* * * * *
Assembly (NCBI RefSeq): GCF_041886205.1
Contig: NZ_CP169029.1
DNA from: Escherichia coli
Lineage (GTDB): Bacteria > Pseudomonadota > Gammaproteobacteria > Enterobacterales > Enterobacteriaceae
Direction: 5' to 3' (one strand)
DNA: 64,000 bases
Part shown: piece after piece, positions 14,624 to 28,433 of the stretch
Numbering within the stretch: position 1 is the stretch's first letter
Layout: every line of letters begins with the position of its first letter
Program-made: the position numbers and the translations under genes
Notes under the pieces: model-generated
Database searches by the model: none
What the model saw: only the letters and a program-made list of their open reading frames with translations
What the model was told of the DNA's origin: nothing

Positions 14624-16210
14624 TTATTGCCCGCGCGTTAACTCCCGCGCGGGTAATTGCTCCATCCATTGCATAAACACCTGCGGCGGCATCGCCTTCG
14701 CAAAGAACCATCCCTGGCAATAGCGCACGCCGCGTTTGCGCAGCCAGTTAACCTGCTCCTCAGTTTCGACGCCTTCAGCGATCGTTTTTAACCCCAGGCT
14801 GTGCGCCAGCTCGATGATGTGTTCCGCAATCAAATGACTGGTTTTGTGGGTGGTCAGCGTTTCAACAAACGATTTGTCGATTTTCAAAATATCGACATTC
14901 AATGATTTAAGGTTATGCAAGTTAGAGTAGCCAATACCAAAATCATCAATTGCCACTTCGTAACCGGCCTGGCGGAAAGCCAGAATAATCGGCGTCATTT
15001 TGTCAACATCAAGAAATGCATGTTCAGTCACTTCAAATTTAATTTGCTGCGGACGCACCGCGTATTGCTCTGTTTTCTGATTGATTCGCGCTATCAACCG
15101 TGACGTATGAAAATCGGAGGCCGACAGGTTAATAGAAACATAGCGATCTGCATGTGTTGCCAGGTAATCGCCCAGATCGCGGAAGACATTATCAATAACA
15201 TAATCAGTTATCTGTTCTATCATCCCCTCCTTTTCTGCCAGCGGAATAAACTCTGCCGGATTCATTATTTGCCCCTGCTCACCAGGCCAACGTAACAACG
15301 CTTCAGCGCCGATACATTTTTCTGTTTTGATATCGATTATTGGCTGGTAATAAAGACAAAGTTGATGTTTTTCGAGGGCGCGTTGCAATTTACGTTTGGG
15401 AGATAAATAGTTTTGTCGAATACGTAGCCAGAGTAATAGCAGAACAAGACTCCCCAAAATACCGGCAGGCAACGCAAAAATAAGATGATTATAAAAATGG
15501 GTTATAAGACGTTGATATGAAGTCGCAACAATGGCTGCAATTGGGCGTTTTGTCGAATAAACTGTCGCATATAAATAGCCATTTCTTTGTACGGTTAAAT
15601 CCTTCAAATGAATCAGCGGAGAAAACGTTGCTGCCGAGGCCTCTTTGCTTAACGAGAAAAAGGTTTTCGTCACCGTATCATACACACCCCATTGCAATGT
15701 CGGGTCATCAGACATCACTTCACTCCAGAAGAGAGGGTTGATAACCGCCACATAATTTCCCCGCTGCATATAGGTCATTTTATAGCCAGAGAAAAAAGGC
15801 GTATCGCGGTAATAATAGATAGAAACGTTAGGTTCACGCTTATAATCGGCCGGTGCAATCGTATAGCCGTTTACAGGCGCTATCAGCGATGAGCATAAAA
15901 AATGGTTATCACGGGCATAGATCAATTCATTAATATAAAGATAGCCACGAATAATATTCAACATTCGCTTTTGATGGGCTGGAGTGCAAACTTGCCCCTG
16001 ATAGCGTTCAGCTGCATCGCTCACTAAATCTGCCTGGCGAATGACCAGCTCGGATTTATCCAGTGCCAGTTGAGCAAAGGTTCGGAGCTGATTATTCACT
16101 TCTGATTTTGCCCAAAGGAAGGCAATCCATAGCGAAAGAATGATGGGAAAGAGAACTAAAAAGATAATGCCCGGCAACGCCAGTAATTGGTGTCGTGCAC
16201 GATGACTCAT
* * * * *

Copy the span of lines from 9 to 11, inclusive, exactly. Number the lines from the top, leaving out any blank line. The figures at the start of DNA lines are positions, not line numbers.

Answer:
Layout: every line of letters begins with the position of its first letter
Program-made: the position numbers and the translations under genes
Notes under the pieces: model-generated